In my own head at least, I’m the world’s least sentimental person. Years of frequent moving in my misspent youth taught the hard lesson that anything you get attached to can be lost, used against you, or taken from you. Even if you do manage to hang on to something special, you’re just going to have to keep moving it. The more attachments, the heavier the load.
So when I had to suddenly put my big cat down yesterday, I was rudely shocked to discover how crushed I was by the loss of a cat that I’d become ridiculously attached to. After all, she was over sixteen years old, and we all knew she was sick, and the world certainly isn’t facing any shortage of cats. She’d always had a difficult personality, and was, in fact, adopted because I have a pathological tendency to fall in love with the ugly, damaged, unwanted and unlovable creatures that nobody else wants. Big Cat was an ugly kitten, left to become an ugly young cat after all of her other siblings had been adopted. She had chronic stomach problems even as a kitten, more whiskers on one side of her face than the other, making her look lopsided, was freakishly huge, even as a kitten, and had a hopelessly bad attitude that she never outgrew. It was love at first hiss.
So nobody was more surprised than I was to find that none of this mattered while I was stroking her ears for the last time and watching the lights slowly go out for my cantankerous kitty for the last time, and feeling totally devastated, while the vet tried not to look at me, and my husband stared very hard at a spot on the floor.
Artists paint when emotion moves them. Musicians make music. I find the same comfort in my kitchen, and newly this year, my garden. The active meditation that both afford is peaceful, and making something from nothing appeals to me. Especially if it’s something that can be shared. So for no good reason other than the comfort of doing it, I spent the afternoon turning summer’s constant nuisance crop, zucchini, into something even people who hate zucchini love. I made zucchini fritters.
My grandmother used to make them every summer at the cottage, and the smell of them cooking is one of those childhood sense memories that always makes me happy. I’ve changed the recipe to suit my own tastes over the years, but the foundation was hers.
Makes 3-5 dozen. You can easily halve the quantities, but WHY? People always have too much zucchini, and you can never have too many doughnuts. Also, zucchini lovers proselytize zucchini haters, hoping to convert them. This is a good recipe for doing that.
5 cups all purpose flour (use dipping method)
1/2 cup cornstarch
2 tsp baking powder
2 tsp kosher salt
2 tsp ground nutmeg
2 tsp ground cinnamon
2 cups sugar
2tbsp unsalted butter (let it come to room temperature in the bowl of your mixer, or in a large mixing bowl while you collect the other ingredients)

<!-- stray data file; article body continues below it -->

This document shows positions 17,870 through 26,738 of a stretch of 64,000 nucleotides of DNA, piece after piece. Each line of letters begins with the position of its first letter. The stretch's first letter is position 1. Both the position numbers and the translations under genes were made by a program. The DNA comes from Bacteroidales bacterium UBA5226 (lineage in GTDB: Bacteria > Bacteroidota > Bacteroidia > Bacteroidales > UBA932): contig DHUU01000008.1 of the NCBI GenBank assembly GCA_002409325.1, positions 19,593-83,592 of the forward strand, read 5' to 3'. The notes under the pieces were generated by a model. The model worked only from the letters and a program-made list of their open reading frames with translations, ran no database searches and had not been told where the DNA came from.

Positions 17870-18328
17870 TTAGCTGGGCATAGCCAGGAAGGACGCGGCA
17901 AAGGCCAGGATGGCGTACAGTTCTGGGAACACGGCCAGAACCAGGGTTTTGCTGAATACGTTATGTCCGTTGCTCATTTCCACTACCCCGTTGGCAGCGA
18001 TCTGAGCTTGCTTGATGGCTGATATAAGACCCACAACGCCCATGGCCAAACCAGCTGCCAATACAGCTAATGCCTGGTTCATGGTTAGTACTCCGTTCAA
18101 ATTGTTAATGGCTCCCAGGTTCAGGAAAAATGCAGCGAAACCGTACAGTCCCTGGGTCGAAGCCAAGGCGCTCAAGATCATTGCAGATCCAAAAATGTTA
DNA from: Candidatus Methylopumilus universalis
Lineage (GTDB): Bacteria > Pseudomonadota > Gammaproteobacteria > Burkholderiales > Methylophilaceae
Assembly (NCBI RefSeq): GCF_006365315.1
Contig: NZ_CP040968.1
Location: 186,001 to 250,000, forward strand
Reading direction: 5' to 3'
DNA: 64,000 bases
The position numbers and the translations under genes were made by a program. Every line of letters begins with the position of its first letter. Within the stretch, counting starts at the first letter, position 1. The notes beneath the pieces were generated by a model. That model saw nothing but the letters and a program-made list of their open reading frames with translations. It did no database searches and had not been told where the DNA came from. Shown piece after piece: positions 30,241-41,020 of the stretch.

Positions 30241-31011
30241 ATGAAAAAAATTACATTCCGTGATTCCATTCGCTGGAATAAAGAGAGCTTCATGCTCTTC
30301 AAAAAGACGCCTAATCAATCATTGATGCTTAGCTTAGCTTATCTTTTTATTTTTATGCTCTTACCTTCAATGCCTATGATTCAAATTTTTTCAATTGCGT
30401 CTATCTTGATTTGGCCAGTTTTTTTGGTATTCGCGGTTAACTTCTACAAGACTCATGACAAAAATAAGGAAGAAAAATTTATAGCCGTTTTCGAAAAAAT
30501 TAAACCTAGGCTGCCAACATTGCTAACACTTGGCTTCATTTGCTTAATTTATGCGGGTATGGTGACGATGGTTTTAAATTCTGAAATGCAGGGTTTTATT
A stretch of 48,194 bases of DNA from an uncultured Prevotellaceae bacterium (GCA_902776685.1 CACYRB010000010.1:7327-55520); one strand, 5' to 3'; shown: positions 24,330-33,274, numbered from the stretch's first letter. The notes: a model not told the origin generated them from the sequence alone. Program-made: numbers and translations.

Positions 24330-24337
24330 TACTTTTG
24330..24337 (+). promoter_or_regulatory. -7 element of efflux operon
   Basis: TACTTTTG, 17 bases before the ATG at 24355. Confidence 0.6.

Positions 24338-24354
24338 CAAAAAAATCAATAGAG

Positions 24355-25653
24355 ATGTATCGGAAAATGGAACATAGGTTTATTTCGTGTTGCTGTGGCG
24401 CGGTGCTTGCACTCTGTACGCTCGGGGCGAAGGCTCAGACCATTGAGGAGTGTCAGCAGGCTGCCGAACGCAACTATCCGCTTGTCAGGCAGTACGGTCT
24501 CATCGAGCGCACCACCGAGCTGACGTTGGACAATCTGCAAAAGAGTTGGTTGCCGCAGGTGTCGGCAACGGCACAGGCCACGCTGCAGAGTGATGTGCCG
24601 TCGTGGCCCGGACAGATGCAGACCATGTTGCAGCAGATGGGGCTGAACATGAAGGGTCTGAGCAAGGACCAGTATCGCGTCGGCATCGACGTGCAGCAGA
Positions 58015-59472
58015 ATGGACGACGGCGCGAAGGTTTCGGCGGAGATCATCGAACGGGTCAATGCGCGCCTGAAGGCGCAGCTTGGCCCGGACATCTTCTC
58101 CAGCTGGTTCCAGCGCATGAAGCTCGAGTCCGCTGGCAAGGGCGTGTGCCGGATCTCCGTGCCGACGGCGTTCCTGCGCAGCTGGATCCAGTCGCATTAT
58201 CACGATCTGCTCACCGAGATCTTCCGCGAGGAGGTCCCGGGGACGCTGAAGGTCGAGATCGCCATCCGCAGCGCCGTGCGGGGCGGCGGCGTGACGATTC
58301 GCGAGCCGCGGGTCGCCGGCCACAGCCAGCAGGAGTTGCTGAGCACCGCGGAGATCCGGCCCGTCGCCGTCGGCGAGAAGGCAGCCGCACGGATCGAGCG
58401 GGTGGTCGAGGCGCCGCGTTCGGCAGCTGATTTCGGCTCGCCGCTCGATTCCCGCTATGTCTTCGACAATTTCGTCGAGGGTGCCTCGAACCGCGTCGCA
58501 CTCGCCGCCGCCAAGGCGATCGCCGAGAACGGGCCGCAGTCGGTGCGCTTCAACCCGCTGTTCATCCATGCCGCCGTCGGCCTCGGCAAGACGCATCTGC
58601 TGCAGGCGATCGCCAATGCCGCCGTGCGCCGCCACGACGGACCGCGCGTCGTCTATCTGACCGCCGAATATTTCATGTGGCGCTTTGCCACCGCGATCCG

2/3 cup milk
2 cups grated zucchini (about two small) Don’t let your zucchini grow too big unless you plan to stuff them. Otherwise about 8″ is good for picking. Otherwise they become tough, and can get bitter
2 large eggs
2 large egg yolks
Canola oil for frying (I buy it in 4L jugs)
2 tsp lime zest
4 cups icing sugar
1 tsp lemon extract
1 tsp lime zest
3-5 tbsp water
I’ve assumed a stand mixer, otherwise use an additional large mixing bowl where I reference the bowl of your stand mixer. I no longer have the strength in my hands to manually mix stiff batter, but anyone with two working hands can do perfectly well with a little elbow grease and a wooden spoon.
In a large mixing bowl, combine the flour, the cornstarch, the baking powder, the kosher salt, the nutmeg, lime zest and the cinnamon. Stir to combine.
In the bowl of your stand mixer (or your other large mixing bowl) dump the sugar into the butter, and beat with the paddle attachment until it looks like crumbs. Add the eggs, and mix at medium until it looks like a soft, yellow batter. Add the blast shield, and then spoon in the dry ingredients, the milk and the zucchini. Scrape the sided often, since I find with the paddle if I miss this, I’ll end up with an unmixed layer on the outside of the bowl, and it’s a pain in the hoop to clean and messes up the recipe, since half the dry ingredients remain unmixed, as concrete on the side of the bowl.
Once combined, fill a deep frying pan with your favourite cooking oil and set to medium heat. Don’t use olive oil for frying sweets. 1. They’ll taste like olives. 2. Olive oil burns at a much lower temperature. Use canola, vegetable, safflower or peanut.
Go for a smoke, surf the internet for a bit, flip a load of laundry, or in my case, console the surviving cat, who has been wandering from room to room looking for his missing companion. Give the oil time to get hot.
Addendum: I’ve assumed you’re not a total idiot, and won’t really leave a pan full of hot oil unattended.
Once your oil is hot (you’ll know because a small bit of the batter dropped in will boil and bubble) drop rounded teaspoonfuls of batter in, and cook approx 2-3 min per side. Look for bubbles around the edges, like you would if cooking pancakes, prior to flipping. Each side should be golden. If they’re cooked through, the side facing down after you flip them should begin to split, just like a loaf of zucchini bread will split along the top when done.
Drain on a wire rack, under which you’ve placed waxed paper, paper towel, or both, because you’re not into cleaning your countertops with a putty knife.
For the glaze
Mix the lime zest, icing sugar, lemon extract and enough water to form a thick glaze. Thin enough to qualify as a liquid, thick enough to stick to your spoon. While they’re still warm, dip the fritters, both sides, and return to your wire rack until glaze is set. Lick the bowl while nobody is looking because it’s too good to waste, but irresponsible to eat on toast.
Try not to eat them all before you get to share them with at least one zucchini hater. They really are delicious.